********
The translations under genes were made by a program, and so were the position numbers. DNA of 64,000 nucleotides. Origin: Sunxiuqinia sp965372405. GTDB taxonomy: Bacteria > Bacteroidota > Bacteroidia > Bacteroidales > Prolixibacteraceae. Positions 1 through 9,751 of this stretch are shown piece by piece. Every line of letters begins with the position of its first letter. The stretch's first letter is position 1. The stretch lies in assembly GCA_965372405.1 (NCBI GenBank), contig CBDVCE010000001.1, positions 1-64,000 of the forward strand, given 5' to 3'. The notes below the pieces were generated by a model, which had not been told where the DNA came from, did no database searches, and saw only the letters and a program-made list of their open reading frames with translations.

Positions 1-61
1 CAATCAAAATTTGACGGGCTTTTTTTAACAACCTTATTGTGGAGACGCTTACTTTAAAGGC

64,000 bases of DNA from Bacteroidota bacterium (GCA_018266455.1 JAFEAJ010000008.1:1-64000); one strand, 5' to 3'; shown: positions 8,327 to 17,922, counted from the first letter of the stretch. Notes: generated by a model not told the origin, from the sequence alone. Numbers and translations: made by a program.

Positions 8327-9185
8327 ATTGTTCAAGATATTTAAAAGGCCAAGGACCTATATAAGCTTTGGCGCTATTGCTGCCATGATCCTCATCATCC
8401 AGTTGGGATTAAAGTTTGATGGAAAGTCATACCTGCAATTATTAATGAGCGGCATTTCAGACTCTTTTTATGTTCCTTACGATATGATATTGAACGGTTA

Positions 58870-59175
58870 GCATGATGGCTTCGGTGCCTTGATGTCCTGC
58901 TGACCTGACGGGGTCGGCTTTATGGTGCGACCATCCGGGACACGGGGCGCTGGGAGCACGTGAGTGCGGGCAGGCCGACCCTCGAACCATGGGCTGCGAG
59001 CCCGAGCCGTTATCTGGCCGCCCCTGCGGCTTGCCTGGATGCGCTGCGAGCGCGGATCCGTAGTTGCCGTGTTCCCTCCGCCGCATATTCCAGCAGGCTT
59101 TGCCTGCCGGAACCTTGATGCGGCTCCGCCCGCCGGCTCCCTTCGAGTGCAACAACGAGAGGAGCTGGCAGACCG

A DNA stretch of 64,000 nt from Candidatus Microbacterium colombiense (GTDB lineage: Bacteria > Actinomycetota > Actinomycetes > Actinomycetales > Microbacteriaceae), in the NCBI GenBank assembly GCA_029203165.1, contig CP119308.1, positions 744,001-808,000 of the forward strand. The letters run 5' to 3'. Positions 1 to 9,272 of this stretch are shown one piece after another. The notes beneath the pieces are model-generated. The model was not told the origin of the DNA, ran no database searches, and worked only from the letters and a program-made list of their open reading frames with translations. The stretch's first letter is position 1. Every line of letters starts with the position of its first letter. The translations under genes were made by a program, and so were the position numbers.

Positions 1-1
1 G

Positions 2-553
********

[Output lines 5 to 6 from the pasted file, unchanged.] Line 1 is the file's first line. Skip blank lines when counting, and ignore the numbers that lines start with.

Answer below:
Positions 8327-9185
8327 ATTGTTCAAGATATTTAAAAGGCCAAGGACCTATATAAGCTTTGGCGCTATTGCTGCCATGATCCTCATCATCC